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  • Writer's pictureChris Bentley

Planning for End-of-Life is Like Musical Chairs

Updated: Apr 26, 2020

Will you be ready when the music stops?

I didn’t like grammar school. I spent more time in the principal’s office than in the classroom. My poor mother. She should have been an attorney. She got me out of all kinds of trouble in those days. My mother used the word “rambunctious.” She was being kind. Anyway, I didn’t like structure; I did enjoy my free time, like recess. I also liked a game we played: musical chairs. I enjoyed – battled – to be in a chair when the music stopped. I worked diligently to get the chair next Betsy, though it was more important to just get a chair. I didn’t want to be the loser standing when the music stopped. What would Betsy think?

When I think about my favorite subject – helping people prepare for their last day on earth – I am reminded of musical chairs. Where will you be when the music stops? Sitting, happily, or standing? Will you win, or lose? It’s entirely up to you.

It’s okay to die if you are prepared. It’s okay to die if you have prepared those you love. It’s not okay to die never having thought of how you might make it easier for your loved ones when you’re gone. The last statistic I read was 100% of us are going to die. Why not be ready when the music stops one day?

My mother, Helen, was a kind woman and loving parent. I had a wonderful relationship with her. She was my rock, an early mentor, and raving fan (even when I was undeserving). My dad had stepped out of the picture decades earlier, so she was numero uno in my book. Her generation grew up smoking. She couldn’t quit even after the doctors removed a good portion of her lungs. Amazingly, she lived another ten years, eventually requiring oxygen. Her last cig dangled from her mouth as she entered hospice. She died peacefully a few days later.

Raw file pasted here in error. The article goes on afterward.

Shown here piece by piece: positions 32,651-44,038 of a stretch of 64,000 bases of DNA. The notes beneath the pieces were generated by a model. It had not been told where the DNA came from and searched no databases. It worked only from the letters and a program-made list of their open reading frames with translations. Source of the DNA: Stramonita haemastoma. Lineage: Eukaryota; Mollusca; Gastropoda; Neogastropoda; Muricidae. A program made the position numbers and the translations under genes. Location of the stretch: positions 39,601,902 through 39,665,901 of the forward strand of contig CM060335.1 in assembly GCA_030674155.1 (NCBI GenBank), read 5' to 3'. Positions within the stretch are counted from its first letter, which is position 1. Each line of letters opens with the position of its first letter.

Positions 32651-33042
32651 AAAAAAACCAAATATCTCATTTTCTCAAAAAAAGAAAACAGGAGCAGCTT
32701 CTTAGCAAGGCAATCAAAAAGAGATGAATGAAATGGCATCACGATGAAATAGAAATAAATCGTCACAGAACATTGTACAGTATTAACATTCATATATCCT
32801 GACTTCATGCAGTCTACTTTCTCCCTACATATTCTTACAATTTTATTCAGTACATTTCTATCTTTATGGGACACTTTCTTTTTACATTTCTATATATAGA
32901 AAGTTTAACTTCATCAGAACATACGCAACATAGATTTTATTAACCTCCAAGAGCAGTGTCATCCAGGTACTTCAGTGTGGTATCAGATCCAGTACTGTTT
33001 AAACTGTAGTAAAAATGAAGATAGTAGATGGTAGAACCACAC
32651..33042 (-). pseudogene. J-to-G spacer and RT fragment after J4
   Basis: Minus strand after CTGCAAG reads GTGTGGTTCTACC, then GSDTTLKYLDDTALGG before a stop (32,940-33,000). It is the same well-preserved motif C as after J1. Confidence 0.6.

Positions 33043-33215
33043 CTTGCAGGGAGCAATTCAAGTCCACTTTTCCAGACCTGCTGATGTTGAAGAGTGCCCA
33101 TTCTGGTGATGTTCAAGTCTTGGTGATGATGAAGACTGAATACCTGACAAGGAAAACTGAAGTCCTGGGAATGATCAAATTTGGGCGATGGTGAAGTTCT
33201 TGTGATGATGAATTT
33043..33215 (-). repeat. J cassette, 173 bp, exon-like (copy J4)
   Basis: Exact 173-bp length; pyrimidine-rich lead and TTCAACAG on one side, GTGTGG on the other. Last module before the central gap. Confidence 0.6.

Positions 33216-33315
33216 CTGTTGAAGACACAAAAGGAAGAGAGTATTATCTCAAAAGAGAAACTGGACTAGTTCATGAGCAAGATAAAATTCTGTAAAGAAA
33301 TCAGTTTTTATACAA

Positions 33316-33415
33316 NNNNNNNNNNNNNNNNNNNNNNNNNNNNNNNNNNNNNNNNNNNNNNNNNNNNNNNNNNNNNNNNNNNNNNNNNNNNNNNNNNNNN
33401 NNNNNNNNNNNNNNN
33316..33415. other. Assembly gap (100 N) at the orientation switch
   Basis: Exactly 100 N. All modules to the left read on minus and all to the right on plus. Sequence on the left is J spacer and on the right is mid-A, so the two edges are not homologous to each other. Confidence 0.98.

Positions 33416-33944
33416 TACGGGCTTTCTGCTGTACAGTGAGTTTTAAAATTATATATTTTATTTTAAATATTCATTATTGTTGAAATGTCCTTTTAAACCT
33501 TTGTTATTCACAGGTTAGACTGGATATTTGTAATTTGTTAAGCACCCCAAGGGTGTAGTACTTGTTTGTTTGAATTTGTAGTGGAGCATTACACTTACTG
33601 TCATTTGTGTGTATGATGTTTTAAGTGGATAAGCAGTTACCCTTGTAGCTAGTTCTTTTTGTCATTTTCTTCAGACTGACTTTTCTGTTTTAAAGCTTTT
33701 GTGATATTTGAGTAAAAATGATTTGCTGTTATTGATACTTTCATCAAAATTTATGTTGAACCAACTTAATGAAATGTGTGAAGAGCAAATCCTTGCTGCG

About six months before she died, she summoned her children. I am the eldest of three with two younger sisters. In 2007 my mother lived in the Villages, Florida and we didn’t, so we began taking turns flying in, staying a week or two, and then flying out after being relieved by a sibling. We are grateful for the time we got to spend with her those final months.

Here’s the point of the story: she knew the music was going to stop and did something about it. She put the remote down and got down to work putting her affairs in order. She had her children involved with every part of it. My sisters worked with our mother to figure out how assets would get distributed, for example. On my visits, we sorted old photos, reviewed her investments and named beneficiaries, accompanied her to the bank to prepare her checking and savings accounts. We visited the DMV, put in calls to her attorney, and so on. Nearly everything that we could think of had been completed before she entered hospice.

My sisters and I had never helped someone prepare for death before. We were novices as was my mother. But we figured it out, and you can too.

Helen died peacefully, and the few remaining “to-do” items were not a nightmare for us. We sold her home without any drama and the final bills got paid. The experience was a powerful lesson. If you care about your loved ones, get your affairs together. Please don’t leave it to them after you’re gone. Don’t be left standing when the music stops.

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